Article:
This ANZAC Day we're honoured to share this 2015 piece by Andrew Ferguson.
Honouring Stan Carpenter...
2 days ago
Longtime members would remember the quaint membership badges that once hung ever so proudly from their key rings, writes avid collector Nick Pezikian.
Every man and his dog wanted to become a member of St George Leagues Club as the mighty Dragons began their 11-straight premiership streak in the late 1950s.
Membership almost quadrupled ? from 991 to 3,890 ? between 1955 and 1958 when a waiting list was created to appease frustrated applicants.
At that stage newcomers were issued a cardboard membership card presented with a number and in a leather folder.
The precious red-and-gold metal badges were first issued when membership reached 13,900 ahead of the 1963 opening of the "Taj Mahal". With an even bigger waiting list and the arrival of 100 new applications each day, Club Directors were forced to cap membership.
Although licensing authorities approved an increase in registered members to 20,000, it was still nowhere near enough. The glory years and the panoply of acts that made the Club Sydney?s pre-eminent entertainment venue skyrocketed membership to almost 36,000 in 1972.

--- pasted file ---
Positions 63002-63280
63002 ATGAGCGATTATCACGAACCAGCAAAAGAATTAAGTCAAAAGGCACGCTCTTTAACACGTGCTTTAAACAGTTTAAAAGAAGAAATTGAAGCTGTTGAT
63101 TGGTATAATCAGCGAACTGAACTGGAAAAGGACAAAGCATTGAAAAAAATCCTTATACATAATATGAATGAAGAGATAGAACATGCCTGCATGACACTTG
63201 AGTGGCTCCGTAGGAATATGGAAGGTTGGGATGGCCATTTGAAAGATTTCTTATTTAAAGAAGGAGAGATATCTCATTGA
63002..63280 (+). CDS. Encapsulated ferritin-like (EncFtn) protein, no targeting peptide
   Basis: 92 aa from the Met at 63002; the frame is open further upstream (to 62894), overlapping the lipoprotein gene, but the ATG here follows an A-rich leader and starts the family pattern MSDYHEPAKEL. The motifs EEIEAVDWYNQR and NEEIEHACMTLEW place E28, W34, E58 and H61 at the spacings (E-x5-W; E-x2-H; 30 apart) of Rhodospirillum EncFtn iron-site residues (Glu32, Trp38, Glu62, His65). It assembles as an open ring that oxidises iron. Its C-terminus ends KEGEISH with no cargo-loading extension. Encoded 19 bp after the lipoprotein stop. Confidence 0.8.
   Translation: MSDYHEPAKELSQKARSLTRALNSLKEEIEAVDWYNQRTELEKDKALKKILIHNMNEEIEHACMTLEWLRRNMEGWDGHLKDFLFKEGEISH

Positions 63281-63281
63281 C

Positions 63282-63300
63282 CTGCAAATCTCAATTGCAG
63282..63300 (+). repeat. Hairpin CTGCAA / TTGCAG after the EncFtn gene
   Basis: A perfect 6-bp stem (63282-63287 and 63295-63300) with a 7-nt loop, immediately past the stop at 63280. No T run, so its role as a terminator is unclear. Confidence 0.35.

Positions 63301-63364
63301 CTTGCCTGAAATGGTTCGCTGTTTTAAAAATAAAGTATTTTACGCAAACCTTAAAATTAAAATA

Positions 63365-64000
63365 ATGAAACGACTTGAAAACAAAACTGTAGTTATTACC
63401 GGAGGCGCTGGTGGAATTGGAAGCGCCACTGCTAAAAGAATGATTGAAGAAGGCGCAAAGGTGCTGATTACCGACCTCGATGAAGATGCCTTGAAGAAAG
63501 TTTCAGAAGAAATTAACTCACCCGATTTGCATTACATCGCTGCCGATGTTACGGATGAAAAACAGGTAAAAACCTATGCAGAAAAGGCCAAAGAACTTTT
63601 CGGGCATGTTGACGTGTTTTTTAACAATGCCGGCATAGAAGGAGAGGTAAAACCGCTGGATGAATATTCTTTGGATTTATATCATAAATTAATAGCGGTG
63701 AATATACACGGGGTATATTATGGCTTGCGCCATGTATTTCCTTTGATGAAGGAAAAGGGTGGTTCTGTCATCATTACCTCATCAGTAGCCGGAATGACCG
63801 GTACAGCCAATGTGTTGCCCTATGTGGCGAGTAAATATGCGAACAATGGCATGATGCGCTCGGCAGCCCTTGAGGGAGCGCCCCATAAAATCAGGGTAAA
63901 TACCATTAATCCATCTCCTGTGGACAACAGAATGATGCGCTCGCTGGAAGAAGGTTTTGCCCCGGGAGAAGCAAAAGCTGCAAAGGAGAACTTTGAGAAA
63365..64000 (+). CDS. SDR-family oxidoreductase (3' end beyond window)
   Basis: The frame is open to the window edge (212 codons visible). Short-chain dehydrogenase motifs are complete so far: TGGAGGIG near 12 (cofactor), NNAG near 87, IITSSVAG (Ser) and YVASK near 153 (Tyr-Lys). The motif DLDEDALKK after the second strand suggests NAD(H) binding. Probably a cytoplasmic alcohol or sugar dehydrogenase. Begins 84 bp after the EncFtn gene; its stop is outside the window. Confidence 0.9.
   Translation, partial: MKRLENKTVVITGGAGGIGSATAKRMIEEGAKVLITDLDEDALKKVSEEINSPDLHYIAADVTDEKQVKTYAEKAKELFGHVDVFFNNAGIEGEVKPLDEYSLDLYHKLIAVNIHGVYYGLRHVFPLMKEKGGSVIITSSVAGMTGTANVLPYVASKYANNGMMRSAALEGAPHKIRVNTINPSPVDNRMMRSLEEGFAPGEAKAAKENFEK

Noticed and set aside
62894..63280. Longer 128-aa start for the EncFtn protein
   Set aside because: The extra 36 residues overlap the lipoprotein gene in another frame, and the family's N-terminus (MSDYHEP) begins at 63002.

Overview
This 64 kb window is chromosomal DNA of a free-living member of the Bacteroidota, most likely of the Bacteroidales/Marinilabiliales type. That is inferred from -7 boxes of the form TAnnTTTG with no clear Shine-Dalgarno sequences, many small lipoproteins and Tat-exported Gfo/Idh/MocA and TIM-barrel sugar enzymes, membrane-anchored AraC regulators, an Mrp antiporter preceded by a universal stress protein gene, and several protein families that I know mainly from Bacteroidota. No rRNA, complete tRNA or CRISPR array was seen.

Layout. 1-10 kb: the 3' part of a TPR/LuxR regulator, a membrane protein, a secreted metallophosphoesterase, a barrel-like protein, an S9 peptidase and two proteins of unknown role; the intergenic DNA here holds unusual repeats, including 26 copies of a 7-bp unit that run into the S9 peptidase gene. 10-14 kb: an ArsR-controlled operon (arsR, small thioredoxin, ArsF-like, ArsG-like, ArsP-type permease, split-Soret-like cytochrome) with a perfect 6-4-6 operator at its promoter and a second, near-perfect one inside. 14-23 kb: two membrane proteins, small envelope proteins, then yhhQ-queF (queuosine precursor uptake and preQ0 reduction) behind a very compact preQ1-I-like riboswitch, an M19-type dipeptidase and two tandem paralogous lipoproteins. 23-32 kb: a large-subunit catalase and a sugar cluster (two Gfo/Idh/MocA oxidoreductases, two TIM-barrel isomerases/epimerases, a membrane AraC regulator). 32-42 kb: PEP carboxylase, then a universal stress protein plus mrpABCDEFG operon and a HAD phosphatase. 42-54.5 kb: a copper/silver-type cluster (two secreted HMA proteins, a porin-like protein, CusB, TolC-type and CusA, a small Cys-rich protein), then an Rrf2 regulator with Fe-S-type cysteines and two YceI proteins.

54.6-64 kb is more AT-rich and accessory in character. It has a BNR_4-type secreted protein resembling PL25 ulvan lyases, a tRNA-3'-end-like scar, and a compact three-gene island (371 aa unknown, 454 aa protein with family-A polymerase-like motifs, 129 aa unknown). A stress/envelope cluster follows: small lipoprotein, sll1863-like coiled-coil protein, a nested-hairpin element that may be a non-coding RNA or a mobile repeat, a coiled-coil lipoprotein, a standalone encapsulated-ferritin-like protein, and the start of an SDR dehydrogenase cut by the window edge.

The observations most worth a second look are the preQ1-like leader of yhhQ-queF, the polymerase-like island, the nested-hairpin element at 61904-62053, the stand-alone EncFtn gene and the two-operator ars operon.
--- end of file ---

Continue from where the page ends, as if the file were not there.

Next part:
To become a member of the "Blood and Bandages", your name was listed on a notice board and hopefully accepted at the next Directors? meeting. Approval meant everything to avid fans: access to post-match celebrations and the chance to rub shoulders with greats such as Norm Provan, Reg Gasnier and John Raper in Dragon Den.
In the early years the No.1 cardholder was founder Arthur Lawes followed by his son Reg and Chairman Baden Wales.
In the beginning, women could only enter the Club when signed in by members, although the latter were issued special cards for ladies. In May 1972, the Club voted in favour of welcoming ladies as associate members.
Membership badges were numbered in ascending order with the first 10 numbers reserved for the Directors.
The advent of a computerised membership system in 1980 saw existing members retain their badge number.
Badges survived until 1994 when technological advance saw them replaced with plastic cards, a bit of a shame for those enamoured by the talismanic charm of the former.
If members have any unwanted badges or pins or any information on the Club?s lapel pins, please call Nick on (02) 9958 8176.
Ed: for more info, visit: www.geocities.com/rugbyleaguebadges/dragons